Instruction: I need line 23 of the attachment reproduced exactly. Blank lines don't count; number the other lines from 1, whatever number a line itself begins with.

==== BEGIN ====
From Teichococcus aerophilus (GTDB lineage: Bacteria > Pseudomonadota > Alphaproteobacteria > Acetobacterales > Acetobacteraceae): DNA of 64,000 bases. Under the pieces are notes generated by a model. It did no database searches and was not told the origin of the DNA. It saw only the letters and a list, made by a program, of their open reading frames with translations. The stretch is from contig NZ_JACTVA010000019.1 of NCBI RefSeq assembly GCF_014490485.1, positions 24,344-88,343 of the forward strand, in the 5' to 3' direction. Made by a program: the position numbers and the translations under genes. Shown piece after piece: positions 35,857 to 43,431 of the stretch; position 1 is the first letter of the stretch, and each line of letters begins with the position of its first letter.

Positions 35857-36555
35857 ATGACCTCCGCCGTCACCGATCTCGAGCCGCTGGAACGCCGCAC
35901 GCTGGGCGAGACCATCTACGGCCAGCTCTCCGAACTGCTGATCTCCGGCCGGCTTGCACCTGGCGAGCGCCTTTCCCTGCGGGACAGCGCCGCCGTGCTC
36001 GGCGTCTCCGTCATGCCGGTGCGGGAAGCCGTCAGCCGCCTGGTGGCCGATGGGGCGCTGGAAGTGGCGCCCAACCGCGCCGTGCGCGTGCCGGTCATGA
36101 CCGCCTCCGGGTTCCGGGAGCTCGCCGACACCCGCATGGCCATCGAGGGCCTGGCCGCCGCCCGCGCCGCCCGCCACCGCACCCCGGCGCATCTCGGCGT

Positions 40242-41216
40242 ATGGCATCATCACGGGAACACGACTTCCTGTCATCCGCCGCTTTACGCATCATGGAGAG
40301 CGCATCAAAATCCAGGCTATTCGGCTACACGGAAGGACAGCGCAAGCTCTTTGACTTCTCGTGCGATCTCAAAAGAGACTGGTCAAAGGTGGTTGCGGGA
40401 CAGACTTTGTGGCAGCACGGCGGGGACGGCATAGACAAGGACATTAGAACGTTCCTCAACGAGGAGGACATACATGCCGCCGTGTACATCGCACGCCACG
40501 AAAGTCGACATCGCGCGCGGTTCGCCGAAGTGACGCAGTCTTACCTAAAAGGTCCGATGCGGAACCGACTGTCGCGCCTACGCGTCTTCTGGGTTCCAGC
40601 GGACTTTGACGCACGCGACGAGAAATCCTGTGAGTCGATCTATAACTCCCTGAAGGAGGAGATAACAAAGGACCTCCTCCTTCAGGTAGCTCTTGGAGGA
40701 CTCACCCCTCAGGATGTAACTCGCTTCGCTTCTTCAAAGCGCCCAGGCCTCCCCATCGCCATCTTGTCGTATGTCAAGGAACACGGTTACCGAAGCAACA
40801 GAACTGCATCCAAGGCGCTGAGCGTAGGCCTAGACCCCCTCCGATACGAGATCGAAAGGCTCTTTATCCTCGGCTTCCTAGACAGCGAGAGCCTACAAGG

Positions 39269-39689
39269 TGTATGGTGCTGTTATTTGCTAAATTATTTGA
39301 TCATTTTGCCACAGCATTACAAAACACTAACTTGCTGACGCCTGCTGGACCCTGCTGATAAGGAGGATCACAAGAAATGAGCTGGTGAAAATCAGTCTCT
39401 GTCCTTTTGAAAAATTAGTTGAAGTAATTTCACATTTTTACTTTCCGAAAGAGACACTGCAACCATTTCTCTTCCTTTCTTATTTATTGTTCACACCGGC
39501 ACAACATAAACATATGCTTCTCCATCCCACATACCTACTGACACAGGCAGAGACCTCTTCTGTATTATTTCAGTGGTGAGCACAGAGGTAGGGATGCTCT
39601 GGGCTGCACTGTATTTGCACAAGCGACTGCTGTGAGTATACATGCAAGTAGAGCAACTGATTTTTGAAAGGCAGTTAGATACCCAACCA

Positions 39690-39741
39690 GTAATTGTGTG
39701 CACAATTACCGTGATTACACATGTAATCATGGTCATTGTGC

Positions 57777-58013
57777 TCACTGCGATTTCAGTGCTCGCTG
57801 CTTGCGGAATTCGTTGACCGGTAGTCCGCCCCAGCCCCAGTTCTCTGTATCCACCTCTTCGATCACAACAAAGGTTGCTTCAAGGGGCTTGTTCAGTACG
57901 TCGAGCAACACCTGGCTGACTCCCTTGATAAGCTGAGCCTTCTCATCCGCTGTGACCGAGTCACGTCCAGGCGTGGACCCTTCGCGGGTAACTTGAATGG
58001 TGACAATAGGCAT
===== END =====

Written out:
39701 CACAATTACCGTGATTACACATGTAATCATGGTCATTGTGC